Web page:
Respect – Film Review
by Fran Winston
Directed by: Liesl Tommy
Starring: Jennifer Hudson, Forest Whitaker, Marlon Wayans, Audra McDonald, Marc Maron, Tituss Burgess, Mary J. Blige
In cinemas Now
Aretha Franklin was known as the Queen of Soul and was selling out huge venues well into her seventies. She had a big voice, a big personality and, unsurprisingly, a big life, which is the subject of this biopic starring Jennifer Hudson as the legendary singer. It’s interesting that this project was entrusted to a director making their feature debut. Usually, something of this scale would be overseen by someone more experienced. Hudson of course is an Oscar-winning actress and while she doesn’t resemble the icon in the slightest she definitely has the vocal chops.
In a nutshell, this is the story of how the preacher’s daughter, who had her first child at 12 years of age, became a superstar. A lot of time is spent examining her childhood including her mother’s death and some disturbing scenes of abuse (these are not based on anything Aretha ever spoke about, so artistic licence is taken). Her father touts her out as a singer during his ministries and eventually introduces her to record labels. After signing to Columbia we see Aretha desperate for a hit that never comes. But once she signs to Atlantic she suddenly breaks through. This is an anomaly. While she did leave Columbia owing them money due to underperformance, she did indeed have hits, just not at the level she wanted.
Indeed, there are a lot of anomalies here. There is no mention of Aretha being arrested and thrown in jail for disturbing the peace during protests. Her involvement in activism here seems to extend solely to singing at fundraisers but in real life, she was heavily involved in the equal rights movement. Tommy seems to be determined to simply follow the music and chronologically document her career until her 1972 gospel album Amazing Grace.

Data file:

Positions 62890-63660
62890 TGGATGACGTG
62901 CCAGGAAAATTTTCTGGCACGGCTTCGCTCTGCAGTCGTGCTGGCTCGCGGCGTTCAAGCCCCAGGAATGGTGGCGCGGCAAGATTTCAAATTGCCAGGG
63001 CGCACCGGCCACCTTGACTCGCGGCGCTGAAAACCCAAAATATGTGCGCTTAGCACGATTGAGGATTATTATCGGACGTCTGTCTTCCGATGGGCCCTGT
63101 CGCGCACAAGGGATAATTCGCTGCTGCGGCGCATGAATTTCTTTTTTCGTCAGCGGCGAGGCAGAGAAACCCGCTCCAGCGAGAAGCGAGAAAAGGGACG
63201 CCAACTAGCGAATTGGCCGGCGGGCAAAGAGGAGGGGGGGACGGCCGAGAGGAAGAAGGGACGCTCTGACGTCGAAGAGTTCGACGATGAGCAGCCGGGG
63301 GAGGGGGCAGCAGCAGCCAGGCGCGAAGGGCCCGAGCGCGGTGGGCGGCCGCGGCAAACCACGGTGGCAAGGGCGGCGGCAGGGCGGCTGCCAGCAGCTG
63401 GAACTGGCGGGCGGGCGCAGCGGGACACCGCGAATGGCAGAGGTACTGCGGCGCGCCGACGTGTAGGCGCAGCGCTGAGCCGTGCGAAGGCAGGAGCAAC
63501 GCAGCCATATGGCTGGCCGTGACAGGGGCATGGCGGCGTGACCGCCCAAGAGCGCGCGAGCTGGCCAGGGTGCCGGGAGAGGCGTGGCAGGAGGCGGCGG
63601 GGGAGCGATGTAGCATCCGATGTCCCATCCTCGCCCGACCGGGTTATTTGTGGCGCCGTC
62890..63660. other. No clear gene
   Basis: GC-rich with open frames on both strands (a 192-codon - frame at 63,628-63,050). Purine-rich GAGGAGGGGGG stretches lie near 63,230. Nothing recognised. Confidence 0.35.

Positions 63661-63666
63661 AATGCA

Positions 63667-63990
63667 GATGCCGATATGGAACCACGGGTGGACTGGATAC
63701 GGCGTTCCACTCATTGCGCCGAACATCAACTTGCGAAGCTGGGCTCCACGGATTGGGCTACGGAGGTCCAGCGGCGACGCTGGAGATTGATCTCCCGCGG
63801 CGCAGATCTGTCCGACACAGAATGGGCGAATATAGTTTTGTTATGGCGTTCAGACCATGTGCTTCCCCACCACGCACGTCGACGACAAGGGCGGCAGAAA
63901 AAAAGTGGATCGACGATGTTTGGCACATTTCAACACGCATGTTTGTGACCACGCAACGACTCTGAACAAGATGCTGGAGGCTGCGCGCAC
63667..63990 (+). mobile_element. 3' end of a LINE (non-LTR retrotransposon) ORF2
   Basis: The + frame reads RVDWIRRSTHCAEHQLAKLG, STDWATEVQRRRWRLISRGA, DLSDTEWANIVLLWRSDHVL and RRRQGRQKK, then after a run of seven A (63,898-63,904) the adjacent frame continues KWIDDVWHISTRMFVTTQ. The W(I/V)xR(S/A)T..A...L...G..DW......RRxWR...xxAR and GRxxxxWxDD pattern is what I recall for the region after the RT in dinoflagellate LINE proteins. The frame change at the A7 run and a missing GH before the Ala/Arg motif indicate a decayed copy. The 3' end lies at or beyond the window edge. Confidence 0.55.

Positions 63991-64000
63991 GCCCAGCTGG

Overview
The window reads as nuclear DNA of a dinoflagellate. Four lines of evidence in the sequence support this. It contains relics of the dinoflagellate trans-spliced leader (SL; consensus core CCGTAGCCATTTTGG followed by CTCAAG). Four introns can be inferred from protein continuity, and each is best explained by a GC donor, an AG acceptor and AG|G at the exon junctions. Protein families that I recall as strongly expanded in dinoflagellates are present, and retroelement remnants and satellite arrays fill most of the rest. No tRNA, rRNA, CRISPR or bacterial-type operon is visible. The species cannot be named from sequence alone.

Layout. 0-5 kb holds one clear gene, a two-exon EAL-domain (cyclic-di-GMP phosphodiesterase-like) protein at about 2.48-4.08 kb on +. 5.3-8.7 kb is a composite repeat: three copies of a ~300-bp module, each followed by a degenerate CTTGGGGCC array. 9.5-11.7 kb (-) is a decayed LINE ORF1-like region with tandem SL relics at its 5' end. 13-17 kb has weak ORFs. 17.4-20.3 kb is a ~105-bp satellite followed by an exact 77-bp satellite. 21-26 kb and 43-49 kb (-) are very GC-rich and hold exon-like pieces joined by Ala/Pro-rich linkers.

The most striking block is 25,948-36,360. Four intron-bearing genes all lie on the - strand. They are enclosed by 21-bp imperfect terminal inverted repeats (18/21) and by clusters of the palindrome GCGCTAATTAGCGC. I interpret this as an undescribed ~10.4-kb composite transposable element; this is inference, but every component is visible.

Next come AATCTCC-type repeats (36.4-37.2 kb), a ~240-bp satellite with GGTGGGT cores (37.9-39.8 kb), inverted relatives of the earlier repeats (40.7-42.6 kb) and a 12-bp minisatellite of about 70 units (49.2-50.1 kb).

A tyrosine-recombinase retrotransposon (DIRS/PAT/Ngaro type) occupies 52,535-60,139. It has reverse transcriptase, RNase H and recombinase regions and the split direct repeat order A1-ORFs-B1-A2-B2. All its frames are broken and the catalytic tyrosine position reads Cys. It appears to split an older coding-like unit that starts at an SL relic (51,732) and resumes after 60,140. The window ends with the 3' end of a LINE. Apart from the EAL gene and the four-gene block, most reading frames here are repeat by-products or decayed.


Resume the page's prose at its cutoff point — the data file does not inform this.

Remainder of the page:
Hudson does a fantastic job, she is mesmerising, but even she can’t detract from the fact that this is so deferential that it is tripping over itself not to offend the legend, despite the fact that she died in 2018. It is overtly respectful to her at the expense of the story. Her traumas are almost glossed over and we never really get to see their true long-lasting effect on her.
While the music is amazing and this looks gorgeous – the costumes and period details are fantastic – it outstays its welcome at two hours and twenty-five minutes (not just my opinion – I heard people commenting on this in the toilet after the screening). Astonishingly, despite the length, you don’t really leave knowing anything about what made Aretha tick.
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